Time was, faded-out color slides, usually old Ektachromes from around 1956 that had turned red, were considered a “lost cause,” suitable only for converting to black-and-white. But today’s software and digital technology has made it possible to bring many of these old images back to life, with spectacular results.
However, we tackle an even more intractable problem today- Anscochrome, a “grade Z” cheaper alternative to Kodak film that appealed to thrifty photographers back in the 1950s and 60s. These images have not held up well over the years, exhibiting color shifts that are all over the place. In some cases, it may not be possible to make these pictures look 100% normal, even with all the tools in our digital toolbox.
We have also included some faded Ektachrome slides, and even one Kodachrome example. For many years, Kodachrome was the benchmark, the “gold standard” against which all other slide films had to be judged, in terms of dye stability and color accuracy.
By the 1990s, Fujichrome Velvia had caught up to Kodachrome in terms of sharpness, color, and resistance to fading. With the rise of digital photography, demand for Kodachrome slide film gradually declined, to the point where Kodak discontinued it, and the last roll was developed in 2010. It used a considerably more complicated and difficult developing process than other slide films.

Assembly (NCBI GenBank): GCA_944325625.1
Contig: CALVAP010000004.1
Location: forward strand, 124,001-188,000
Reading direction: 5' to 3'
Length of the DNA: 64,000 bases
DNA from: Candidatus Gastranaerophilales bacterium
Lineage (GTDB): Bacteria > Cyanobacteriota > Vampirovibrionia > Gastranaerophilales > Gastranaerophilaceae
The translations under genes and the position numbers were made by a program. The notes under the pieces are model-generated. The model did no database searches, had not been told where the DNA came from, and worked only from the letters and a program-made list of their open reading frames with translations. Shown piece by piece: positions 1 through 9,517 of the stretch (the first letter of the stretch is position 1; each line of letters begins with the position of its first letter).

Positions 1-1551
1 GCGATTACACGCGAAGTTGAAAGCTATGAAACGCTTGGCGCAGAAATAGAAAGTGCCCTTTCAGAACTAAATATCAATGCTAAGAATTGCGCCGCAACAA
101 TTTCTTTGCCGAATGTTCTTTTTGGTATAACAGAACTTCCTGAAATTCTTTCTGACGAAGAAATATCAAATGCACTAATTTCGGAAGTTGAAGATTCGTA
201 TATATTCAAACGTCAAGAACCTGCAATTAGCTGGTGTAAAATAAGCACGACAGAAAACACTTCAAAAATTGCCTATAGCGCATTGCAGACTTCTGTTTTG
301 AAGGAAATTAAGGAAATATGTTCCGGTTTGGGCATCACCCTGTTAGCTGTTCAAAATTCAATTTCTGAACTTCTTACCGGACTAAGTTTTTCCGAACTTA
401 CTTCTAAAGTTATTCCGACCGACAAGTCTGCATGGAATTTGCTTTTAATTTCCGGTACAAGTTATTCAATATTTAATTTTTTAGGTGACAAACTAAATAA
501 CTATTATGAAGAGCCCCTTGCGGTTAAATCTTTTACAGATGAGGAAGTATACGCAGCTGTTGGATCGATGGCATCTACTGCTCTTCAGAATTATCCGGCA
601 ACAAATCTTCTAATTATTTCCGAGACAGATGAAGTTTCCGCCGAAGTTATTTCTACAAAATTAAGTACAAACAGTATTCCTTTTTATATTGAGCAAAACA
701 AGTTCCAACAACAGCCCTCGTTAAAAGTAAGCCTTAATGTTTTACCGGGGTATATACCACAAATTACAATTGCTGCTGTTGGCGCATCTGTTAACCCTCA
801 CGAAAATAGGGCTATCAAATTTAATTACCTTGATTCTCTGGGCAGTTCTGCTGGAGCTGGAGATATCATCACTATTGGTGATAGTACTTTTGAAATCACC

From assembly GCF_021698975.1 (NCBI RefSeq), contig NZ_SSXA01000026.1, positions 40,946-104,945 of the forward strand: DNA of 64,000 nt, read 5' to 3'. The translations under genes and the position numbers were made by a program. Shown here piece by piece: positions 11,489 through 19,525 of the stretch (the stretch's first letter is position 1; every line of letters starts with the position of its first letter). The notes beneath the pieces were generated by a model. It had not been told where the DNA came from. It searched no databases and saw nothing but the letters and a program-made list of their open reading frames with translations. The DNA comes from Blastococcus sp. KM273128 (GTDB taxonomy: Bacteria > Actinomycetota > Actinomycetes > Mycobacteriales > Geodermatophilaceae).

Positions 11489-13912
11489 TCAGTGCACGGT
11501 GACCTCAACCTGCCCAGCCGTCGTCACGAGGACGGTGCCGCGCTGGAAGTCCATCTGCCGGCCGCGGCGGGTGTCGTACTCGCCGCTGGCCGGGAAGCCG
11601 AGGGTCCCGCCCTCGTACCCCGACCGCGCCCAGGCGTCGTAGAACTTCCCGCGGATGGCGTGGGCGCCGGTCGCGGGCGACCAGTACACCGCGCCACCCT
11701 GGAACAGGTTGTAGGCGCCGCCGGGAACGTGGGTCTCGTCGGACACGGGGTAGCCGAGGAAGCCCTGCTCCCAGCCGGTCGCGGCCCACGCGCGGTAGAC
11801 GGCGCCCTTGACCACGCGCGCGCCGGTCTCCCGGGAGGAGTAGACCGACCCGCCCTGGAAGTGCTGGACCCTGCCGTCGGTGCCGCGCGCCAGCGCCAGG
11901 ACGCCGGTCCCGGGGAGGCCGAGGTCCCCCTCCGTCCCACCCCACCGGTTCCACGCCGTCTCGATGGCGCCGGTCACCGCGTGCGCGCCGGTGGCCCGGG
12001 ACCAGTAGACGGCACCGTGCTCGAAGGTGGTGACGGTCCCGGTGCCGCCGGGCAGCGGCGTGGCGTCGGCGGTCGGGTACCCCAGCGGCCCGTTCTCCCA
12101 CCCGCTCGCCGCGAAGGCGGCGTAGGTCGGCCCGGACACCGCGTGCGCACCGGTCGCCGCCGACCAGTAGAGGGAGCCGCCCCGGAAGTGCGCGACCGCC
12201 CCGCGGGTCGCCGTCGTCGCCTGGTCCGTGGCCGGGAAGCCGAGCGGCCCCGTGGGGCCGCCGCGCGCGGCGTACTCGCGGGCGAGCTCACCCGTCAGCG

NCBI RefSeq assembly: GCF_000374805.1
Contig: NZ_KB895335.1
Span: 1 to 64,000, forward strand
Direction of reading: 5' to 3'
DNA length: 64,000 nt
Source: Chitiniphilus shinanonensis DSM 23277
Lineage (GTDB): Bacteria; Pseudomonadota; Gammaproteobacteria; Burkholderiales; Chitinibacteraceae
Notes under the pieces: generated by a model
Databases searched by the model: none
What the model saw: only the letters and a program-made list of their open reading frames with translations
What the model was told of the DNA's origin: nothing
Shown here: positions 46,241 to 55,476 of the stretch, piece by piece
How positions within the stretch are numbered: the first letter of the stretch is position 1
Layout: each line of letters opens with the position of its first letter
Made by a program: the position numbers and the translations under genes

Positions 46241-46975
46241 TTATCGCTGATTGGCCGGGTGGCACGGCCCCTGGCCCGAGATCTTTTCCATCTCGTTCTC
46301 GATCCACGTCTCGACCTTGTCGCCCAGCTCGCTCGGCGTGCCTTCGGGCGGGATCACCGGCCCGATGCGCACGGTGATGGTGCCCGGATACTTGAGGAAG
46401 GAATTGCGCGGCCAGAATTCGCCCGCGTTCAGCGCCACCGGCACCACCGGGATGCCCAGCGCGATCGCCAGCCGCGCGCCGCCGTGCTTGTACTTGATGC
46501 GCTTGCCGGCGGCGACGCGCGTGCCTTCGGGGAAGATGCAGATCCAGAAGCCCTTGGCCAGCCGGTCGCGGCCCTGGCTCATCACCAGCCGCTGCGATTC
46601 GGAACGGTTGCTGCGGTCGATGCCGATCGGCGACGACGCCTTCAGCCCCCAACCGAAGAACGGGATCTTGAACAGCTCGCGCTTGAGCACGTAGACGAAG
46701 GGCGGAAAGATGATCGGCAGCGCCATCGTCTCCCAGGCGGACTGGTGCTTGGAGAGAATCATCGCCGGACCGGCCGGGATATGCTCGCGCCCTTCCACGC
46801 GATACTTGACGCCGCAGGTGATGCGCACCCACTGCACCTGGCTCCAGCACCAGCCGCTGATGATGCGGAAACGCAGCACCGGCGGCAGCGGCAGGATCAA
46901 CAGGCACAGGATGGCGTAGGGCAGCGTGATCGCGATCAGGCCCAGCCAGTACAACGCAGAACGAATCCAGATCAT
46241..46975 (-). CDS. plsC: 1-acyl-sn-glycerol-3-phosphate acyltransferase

Most pictures in today’s post were shot on Anscochrome in the early 1960s, at two early railway museum operations in Ohio, Trolleyville USA and the Ohio Railway Museum. Presumably, they were taken by the same unidentified photographer.
The former operation is now history, after an aborted effort to re-establish it in Cleveland, while the latter has had its problems over the years. (As of this writing, the Ohio Railway Museum has not yet opened for the 2016 season, with an August 21 date scheduled.)
Trolleyville USA was a labor of love for the late Gerald E. Brookins, who owned a trailer park in Olmsted Township, Ohio. He built an operating trolley to bring people who lived in the trailer park to his general store. Starting around 1954, Mr. Brookins developed an extensive collection of equipment, and was responsible for saving many streetcars and interurbans from what would have been certain destruction.
While the Brookins concern no longer exists, much of its collection lives on in a variety of other places, such as the Illinois Railway Museum. (To see a list of equipment owned at various times by the Ohio Railway Museum, go here.)
In addition, there are a few interesting shots taken on other electric railways of the 1950s and 60s. I have only included a few of the “before” pictures, but except for the two shots from 1972, all of the originals looked just as bad as the samples shown.
These images will give you a good idea of what these two early museum operations were like in the 1960s. Recently, we learned that North Shore Line car 154 (a sister to the 160 at Union), built in 1915 and now 101 years old, has deteriorated so much in outdoor storage at the Ohio railway Museum that it is going to be scrapped.
Norfolk and Western steam engine 578, shown in operation below, last ran in 1978.